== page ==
Verbatim: Andrew Pocock

Dr. Andrew Pocock is Sequim’s new dentist, after purchasing Dr. Anthony Brock’s dental office in Sequim. His first day of doing business in Sequim as “Advanta Dental” was April 20.

Dr. Andrew Pocock

Dr. Andrew Pocock

Dr. Andrew Pocock is Sequim’s new dentist, after purchasing Dr. Anthony Brock’s dental office in Sequim. His first day of doing business in Sequim as “Advanta Dental” was April 20.

After growing up on a farm in Idaho, Pocock earned his degree in Colorado and worked in Billings, Mont., for five years. About six months ago, he started looking for a change from the extremes in weather. Pocock, who has a brother in Seattle, started seeking out opportunities in the western U.S. He found a listing that a business (Brock’s) was for sale and made the visit to Sequim. “I just fell in love with it right away,” he says.

Pocock moved to the area with his wife, Theresa, and three children — a 5-year-old daughter and 8- and 1-year-old sons.

Pocock’s business is accepting new patients, offering services such as dentures, implants, extractions, root canals, cleanings, fillings and crowns. Children are welcome, with free exams for those under the age of 6. Pocock’s office at 321 Sequim Ave. #D is open 7:30 a.m.-5 p.m., Monday-Thursday, with some Friday appointments available by request. Call 683-5700, e-mail or see AdvantaDental.Net.

Pocock described an incident that inspired him to pursue the dentistry profession:


I was a kid, about 10 years old, and I was in a car with my sister Lisa and we were coming back from church. We were involved in a car accident. I face-planted it into the dash and knocked out one of my front teeth. Both of us were knocked out.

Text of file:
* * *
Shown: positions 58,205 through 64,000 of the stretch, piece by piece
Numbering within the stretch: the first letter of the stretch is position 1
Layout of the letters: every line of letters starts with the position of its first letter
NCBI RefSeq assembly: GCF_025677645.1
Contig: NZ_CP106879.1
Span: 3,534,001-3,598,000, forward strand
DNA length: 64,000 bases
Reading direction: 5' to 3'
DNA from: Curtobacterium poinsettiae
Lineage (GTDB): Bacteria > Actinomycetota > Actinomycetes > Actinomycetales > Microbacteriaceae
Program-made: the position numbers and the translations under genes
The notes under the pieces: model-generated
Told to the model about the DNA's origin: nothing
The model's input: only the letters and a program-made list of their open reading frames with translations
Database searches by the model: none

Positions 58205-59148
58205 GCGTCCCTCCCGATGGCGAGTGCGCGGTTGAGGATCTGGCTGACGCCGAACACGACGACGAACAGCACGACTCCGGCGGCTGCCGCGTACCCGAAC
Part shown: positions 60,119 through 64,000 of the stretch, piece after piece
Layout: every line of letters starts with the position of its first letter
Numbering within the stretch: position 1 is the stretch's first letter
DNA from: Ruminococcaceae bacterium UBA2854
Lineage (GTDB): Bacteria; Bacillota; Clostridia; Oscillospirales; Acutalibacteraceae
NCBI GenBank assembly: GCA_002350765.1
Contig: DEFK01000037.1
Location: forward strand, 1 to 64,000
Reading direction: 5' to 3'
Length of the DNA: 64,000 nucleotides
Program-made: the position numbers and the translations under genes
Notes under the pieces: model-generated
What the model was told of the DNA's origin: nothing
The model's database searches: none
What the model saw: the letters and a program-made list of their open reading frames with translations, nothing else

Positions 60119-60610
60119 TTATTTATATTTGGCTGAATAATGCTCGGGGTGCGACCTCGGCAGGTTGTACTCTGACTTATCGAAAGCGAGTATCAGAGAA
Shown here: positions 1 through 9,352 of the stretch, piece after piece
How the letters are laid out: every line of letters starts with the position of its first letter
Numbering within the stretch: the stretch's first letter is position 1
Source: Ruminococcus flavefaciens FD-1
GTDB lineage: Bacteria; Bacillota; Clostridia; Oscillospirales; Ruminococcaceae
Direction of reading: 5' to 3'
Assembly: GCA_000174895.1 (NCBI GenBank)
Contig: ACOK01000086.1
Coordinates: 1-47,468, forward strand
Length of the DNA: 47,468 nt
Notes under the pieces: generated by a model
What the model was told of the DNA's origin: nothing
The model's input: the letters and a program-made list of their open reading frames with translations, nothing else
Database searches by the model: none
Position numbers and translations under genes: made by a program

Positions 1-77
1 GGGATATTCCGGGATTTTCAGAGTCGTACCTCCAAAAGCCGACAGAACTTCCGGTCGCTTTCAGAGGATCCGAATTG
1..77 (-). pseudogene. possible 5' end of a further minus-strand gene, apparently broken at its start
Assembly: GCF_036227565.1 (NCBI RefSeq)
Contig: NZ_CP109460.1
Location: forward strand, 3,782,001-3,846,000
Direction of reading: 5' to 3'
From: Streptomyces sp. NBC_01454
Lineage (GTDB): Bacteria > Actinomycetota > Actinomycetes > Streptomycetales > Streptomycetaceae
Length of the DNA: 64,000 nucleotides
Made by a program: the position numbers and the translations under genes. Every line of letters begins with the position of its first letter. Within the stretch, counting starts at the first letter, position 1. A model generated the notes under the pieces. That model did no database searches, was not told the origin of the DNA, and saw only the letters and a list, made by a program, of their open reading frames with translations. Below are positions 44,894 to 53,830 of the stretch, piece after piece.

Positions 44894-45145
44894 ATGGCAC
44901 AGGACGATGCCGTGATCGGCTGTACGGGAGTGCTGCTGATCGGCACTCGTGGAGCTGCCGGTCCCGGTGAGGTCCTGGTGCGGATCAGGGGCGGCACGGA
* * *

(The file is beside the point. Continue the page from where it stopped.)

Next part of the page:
When I came to, I looked down at my shirt. I looked down at my white shirt and it was covered in blood. I felt something and I reached up. My tooth was hanging by a couple of threads. So I pulled it out and put it in the pocket of my church shirt.

The next thing I know people were pulling me and my sister out of the car and laying us on the ground. They saw that my tooth was missing — it was an adult tooth. They were looking for my tooth.

When I finally realized what they were looking for and making such a ruckus about, I said, ‘Oh, is this what you’re looking for?’ and pulled out my tooth. I can still remember the look on their faces.

They ran me to the dentist — Neil Kunz — and he fixed me up. I’ve still got the tooth today.

Neil was my childhood dentist for a long time and really my mentor. I watched him do procedures by other people and shadowed him. He was really my foot in the door into dentistry. He was my inspiration and the reason I became a dentist. I wanted to be able to treat patients as well as he treated people. I’ve still got fillings that he did.

That’s the kind of dentist I want to be. When I fix something, I want it to stay there for a long, long time.



Everyone has a story and now they have a place to tell it. Verbatim is a first-person column that introduces you to your neighbors as they relate in their own words some of the difficult, humorous, moving or just plain fun moments in their lives. It’s all part of the Gazette’s commitment as your community newspaper. If you have a story for Verbatim, contact editor Michael Dashiell at


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